There are homeless charities (that's what I'm doing) animal charities, elderly people's charities, churches and even food banks who need help not just for the festive period but all year round. I would say volunteer and then keep it going in the new year to build up a social network.

    After a totally cr@ppy year myself I think the best things I can do is help others so I realise how lucky I really am. Wallowing in my own misery isn't an option - I won't allow it.

    I have decided to have a proper christmas for me and the dogs though and we will have a christmas dinner - probably christmas eve - as I think I deserve it and why not? I can celebrate by myself if I want to. You don't need loads of people (who generally tick you off over the rest of the year anyway) to have a nice time.

    I think for those who HAVE to have Christmas with the "perfect cereal box family" lifestyle then that's fine but it IS only a couple of days and to make it more than this is silly.
    Let us know what you decide to do - and don't forget you can always post on TES - I bet lots of people will be doing so! x

     
  13. I'm really not wallowing in my own misery, the only reason it's worse at christmas than at easter is easter is less centered around family and as most of my friends have young children they don't have time during christmas, I'm sure if I said I was spending the day itself on my own people would invite me over but to be honest I'd feel very awkward at impeding on their day with their families also it's one day out of quite a lot of days.
    Also over christmas there tends to be quite a long period where everything is shut which doesn't happen so much over easter. and also the weather is much better so quite a few reasons really!
    and while I know not everyone is out partying and so on there is definitely more pressure at christmas/new year than at any other time. It's just different, if I can put it that way.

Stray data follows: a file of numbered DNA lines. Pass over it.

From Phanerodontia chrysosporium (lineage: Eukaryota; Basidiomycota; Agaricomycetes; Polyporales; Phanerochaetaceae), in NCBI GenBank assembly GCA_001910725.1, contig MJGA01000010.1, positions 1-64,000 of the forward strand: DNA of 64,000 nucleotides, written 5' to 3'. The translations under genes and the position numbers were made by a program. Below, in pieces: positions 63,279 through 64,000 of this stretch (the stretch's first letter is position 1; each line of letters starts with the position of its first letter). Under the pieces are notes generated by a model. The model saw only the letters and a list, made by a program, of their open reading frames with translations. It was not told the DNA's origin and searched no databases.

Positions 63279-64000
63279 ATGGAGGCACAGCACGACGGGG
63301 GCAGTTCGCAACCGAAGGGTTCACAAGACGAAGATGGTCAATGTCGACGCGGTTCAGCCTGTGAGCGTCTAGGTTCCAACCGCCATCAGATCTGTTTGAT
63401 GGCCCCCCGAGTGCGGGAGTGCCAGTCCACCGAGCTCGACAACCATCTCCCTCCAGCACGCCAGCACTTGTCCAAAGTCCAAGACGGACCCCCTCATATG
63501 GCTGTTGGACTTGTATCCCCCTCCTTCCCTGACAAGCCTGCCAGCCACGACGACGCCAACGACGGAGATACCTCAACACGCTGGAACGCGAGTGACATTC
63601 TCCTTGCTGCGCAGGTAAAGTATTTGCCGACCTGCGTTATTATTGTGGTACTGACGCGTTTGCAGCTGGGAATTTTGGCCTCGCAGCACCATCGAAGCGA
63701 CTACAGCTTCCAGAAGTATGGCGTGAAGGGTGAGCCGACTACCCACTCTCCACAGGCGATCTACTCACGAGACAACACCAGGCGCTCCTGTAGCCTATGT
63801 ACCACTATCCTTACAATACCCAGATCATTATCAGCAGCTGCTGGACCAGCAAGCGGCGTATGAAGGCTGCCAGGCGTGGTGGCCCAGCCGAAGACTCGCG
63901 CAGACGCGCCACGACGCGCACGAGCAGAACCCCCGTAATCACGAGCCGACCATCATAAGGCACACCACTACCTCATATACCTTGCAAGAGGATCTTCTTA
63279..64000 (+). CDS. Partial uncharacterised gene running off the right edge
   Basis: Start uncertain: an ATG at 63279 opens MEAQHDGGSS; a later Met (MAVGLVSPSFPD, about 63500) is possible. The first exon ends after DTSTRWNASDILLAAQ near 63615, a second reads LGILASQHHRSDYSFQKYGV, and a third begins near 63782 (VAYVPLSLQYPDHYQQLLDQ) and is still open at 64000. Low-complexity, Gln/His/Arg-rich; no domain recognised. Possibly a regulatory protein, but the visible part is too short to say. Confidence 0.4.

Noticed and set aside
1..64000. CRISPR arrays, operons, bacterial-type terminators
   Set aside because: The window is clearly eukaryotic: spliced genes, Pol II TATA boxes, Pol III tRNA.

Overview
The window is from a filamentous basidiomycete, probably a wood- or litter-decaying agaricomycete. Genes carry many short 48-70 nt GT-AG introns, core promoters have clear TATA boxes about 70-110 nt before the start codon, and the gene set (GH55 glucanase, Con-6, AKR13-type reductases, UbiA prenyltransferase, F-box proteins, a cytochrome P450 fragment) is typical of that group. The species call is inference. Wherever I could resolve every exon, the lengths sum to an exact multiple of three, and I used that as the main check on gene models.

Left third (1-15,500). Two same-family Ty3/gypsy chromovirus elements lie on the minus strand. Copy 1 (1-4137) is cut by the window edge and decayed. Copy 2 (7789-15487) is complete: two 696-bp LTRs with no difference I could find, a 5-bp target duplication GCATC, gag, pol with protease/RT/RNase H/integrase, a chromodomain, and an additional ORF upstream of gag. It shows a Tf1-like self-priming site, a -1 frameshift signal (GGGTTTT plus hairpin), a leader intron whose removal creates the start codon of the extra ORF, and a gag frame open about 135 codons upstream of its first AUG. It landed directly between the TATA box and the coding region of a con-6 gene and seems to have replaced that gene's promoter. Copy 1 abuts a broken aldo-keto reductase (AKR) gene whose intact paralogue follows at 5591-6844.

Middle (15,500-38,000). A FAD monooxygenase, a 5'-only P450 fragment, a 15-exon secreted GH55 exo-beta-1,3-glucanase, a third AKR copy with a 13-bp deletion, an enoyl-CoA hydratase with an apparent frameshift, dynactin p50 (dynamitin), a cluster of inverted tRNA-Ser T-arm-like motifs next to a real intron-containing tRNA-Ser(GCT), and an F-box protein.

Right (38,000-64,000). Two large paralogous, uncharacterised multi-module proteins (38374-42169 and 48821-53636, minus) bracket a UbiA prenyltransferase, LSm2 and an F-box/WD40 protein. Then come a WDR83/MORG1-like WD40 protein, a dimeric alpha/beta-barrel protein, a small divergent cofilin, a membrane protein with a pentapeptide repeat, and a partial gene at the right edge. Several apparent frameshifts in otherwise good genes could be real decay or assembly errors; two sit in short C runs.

the problem is I don't have a family who I can go to over the holidays. Since I am single and live on my own i suppose it's no different to other holidays or weekends but actually it is for all the reasons listed above.
    jrtowner, my reasons are the same as yours really: just don't want to be part of someone else's day and people do pity you and see you as a lonely sad person lol. I don't see myself like that, I don't want other people to either.
     
  14. Come and see me then! I cook a great veggie Christmas dinner!
     
  15. JR and anyone else welcome also, I don't know where anyone is but I mean it.
     
  16. thank you but it isn't just christmas day like i say but thank you for the replies.
     
  17. well wouldn't just Christmas day be a start? Obviously not...
     
  18. ilovesooty

    ilovesooty Lead commenter

    Sorry, everything you've said about the period on your own extending for two weeks is quite possible to address, but you seem disinclined to do so.
    The official break finishes on the 28th - I'm back at work then and so are most people who aren't teachers. Then there is only Jan 2nd that's a BH. There's no reason or excuse to be holed up in your house moping. There are plenty of things you could get out and do.

    Eva: in answer to your question my sister told me I might as well go away for Christmas "It's not as if you've got anywhere else to go". TBH I'd rather be on my own. A colleague did invite me for Christmas lunch.
     
  19. Why don't you make a timetable of things to do for the various days so that you can ignore the fact that it's Christmas, to some extent anyway.
    You could do a few touristy trips to museums and stuff and then over the actual holiday decorate the bathroom. Spring clean early or get some 'learn a language' cds and then cook the food from that country as well. I got learn french for £10 in W.H.Smiths a month or so ago. Knit a jumper, rejig your wardrobe or make a rug.
    I there anything you've always wanted to do or be?
     
  20. bnm

    bnm

    Do you have a little money?
    One year I spent 3-4 nights (inc Christmas day itself) at a Youth Hostel. I still spent a fair bit of that time on my own, but had meals cooked for me and ate with others who also weren't at home for one reason or another.